Since 1990, Jeffrey Blondes' work has focused on natural cycles in the landscape and the perception of time. Each film is created with a particular conceptual, observational or technical objective.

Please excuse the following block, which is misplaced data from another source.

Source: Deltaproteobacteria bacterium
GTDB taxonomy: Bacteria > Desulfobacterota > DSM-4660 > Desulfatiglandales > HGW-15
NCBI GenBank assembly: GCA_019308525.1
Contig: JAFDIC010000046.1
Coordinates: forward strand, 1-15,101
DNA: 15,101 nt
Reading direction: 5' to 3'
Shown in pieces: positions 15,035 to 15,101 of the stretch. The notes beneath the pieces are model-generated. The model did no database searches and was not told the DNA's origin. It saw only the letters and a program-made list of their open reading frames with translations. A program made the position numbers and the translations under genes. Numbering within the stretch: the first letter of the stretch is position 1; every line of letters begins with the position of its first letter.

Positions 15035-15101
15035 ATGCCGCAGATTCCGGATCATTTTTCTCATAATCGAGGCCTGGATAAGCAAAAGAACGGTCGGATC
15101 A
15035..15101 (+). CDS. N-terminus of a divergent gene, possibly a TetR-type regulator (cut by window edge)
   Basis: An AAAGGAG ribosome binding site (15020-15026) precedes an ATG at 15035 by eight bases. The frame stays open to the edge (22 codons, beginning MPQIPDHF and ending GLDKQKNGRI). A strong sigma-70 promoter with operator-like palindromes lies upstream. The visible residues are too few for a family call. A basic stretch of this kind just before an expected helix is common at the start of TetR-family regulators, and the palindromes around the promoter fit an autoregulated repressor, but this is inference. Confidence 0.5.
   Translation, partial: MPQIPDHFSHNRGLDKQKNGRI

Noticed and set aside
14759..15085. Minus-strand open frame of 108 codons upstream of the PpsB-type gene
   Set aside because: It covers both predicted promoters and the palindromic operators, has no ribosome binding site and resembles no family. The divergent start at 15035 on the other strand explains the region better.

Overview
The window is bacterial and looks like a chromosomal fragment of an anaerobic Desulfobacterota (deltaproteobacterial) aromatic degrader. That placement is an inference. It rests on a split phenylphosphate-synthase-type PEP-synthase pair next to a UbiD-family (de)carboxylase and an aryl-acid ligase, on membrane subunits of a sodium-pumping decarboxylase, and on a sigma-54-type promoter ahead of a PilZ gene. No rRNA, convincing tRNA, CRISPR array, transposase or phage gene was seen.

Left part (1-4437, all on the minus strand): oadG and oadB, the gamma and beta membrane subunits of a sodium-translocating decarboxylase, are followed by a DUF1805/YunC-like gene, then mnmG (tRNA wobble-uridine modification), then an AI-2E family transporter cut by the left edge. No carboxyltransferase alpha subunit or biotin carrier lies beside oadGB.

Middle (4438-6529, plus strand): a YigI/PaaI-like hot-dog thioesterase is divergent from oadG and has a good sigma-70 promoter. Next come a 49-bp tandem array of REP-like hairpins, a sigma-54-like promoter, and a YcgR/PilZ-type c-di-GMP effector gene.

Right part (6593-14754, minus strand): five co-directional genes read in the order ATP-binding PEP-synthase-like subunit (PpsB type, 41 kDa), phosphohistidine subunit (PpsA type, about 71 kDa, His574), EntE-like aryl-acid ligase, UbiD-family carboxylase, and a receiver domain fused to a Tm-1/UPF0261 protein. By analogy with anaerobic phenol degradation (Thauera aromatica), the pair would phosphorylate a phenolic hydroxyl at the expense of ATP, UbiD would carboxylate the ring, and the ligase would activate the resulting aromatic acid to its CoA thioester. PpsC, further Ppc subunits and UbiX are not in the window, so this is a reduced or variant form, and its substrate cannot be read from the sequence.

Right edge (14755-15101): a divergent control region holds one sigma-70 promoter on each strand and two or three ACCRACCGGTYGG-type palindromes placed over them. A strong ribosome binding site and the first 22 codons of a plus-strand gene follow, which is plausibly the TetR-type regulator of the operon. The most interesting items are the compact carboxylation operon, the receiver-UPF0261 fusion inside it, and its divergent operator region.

The shooting schedules and locations frequently are timed to record a seasonal or exceptional celestial event in a specific place. Other films are made more spontaneously over the course of a year, near his home in rural France. For Blondes, time calculations and camera mechanics are key elements of his process. He might pan a single camera across a landscape from sunrise to sunset, use an imperceptible zoom that changes from macro to wide-angle over 15 hours, or position two cameras back-to-back to capture a 360-degree experience of an environment over a year. One of the pieces included in the exhibition - Wyoming 3 x 180 - is a study of texture within an intimate landscape, shot in three identical sweeping 180° arcs over several seasons. The films are recorded without sound. However, the mesmerizing imagery can conjure the delicate rustle of aspen leaves or hushed snowfall in the viewer’s imagination. Observing the real-time progression of a Blondes film evokes a mindful response, as the viewer connects with the slow rhythm of nature.